In test phase, we generate target networks for two images and take the linear interpolation between weights of these networks. Figure 3
presents images returned by interpolated target networks. It is evident that interpolation produces images from true data distribution. It means that we transformed a manifold of images into more compact structure (set of weights) where linear transformation can be applied. It allows to suspect that similar images have similar weights to their target networks. For a comparison, we generated classical pixelwise interpolation between analogical examples. As can be seen in Figure
6, the results are much worse, because interpolation gives superimposition of images.Going further, we verified a layerwise interpolation. Namely, we took weights to one target network and gradually changed weights of the first layers in a direction to corresponding weights in the second target network. As can be seen in Figure 7 each layer may be understood as having different functionality, i.e. third layer is responsible for the general shape, while the last layer corrects the colors in the image. In future work, it may be interesting to use a hypernetworks mechanism to obtain disentangled representation.
3.4 Generating models of objects
Generative models give an opportunity to create new examples from the underlying data set. We demonstrate that hypernetworks can be trained so that to return an individual generative model for a new data set at test time.
As a proof of concept, we tested our method on 2dimensional data sets. We used MNIST database
[LeCun et al.1998] and interpret each image as an individual probability distribution on 2D space. Namely, the probability of generating an example for a given image, where , is proportional to the brightness of the pixel . We would like to create an individual generative model for every image (understood as 2D data set). For this purpose, we need to find a transformationof some simple probability distribution, which allows to produce a given image. In this example we look for a transformation of a uniform distribution on a unit circle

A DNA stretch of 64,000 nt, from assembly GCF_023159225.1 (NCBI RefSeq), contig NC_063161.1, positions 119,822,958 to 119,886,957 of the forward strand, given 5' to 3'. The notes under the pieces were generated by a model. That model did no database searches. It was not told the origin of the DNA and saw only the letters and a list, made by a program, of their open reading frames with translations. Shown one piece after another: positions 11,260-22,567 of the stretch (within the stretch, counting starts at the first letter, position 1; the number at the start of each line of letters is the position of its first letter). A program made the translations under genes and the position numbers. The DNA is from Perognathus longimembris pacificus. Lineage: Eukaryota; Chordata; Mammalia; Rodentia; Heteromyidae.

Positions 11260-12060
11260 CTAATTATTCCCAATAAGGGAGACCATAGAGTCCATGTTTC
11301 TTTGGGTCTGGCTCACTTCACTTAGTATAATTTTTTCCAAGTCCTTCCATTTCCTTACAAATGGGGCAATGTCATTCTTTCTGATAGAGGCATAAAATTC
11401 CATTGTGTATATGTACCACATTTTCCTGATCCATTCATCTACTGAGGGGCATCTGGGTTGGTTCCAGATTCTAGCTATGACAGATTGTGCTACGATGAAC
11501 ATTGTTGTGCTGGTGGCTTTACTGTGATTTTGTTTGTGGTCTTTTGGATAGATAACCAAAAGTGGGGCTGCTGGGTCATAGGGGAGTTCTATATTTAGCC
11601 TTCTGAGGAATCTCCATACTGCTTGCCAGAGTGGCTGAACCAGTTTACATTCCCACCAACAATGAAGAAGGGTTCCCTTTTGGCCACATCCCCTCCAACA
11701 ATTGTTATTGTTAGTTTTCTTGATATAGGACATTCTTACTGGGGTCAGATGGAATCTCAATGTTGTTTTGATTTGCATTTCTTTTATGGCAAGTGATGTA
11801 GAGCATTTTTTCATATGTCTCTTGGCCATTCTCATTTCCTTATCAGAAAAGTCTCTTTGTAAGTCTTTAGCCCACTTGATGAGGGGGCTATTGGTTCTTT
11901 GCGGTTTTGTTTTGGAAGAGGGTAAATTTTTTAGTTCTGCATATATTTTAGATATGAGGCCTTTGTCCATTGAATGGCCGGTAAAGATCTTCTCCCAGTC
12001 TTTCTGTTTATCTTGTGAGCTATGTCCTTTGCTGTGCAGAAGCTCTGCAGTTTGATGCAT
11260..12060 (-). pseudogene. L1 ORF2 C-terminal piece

in 2D space. Intuitively, we would like to transform a circle into a shape of a given image. In every batch, we take a sample from a circle, transform it by and use kernel density estimation to model resulting distribution . Similarity between and empirical distribution is verified by computing crossentropy as described in Section 2.2.Sample results are presented in Figure 8. Blue points show the values produced by a target network, while the line was traced between subsequent points mapped from a circle. As can be seen, making use of target network we obtain an outline of a given digit if we iterate over the circle in small steps. Despite the simplicity of this experiment, its extension may find the applications in objects modeling. For example, we may use this approach in 3D printing, where finding intermediary steps between sampled points is a crucial task [Zarzar Gandler2017]. Since it is essential that the running time of such algorithms should be low [Morse et al.2005], the use of methods that work in constant time (such as a neural network) may be beneficial. In future, we plan to use reversible generative networks [Kingma and Dhariwal2018] to remove redundant loops visible in the image of circle.
Analogically to previous experiment, we also examined the interpolation between two generative models (weights of two target networks). Sample results shown in Figure 9 demonstrate that obtained shapes change gradually. It means that target networks with similar weights produce similar images. This effect could not be achieved if we use separate hypernetwork for every image.
4 Conclusion
We presented the extension of hypernetworks mechanism, which allows to create target networks for various purposes using a single hypernetwork model. This approach was applied for creating functional image representation and constructing generative models for new data sets at test time. Due to the continuity of representation, we were able to upscale the image to any resolution. We also observed that constructed hypernetwork transformed a manifold of images to more compact space, where linear interpolation between images could be performed. Namely, we can traverse linearly from one image to another and not fall out from the true data distribution. Our experiments suggest that hypernetworks can be used to produce generative models. In future, we plan to use our approach to create generative models for higher dimensional data.
References

[Agustsson and
Timofte2017]
Eirikur Agustsson and Radu Timofte.
Ntire 2017 challenge on single image superresolution: Dataset and
study.
In
Proceedings of the IEEE Conference on Computer Vision and Pattern Recognition Workshops
, pages 126–135, 2017.  [Bevilacqua et al.2012] Marco Bevilacqua, Aline Roumy, Christine Guillemot, and Marie Line AlberiMorel. Lowcomplexity singleimage superresolution based on nonnegative neighbor embedding. 2012.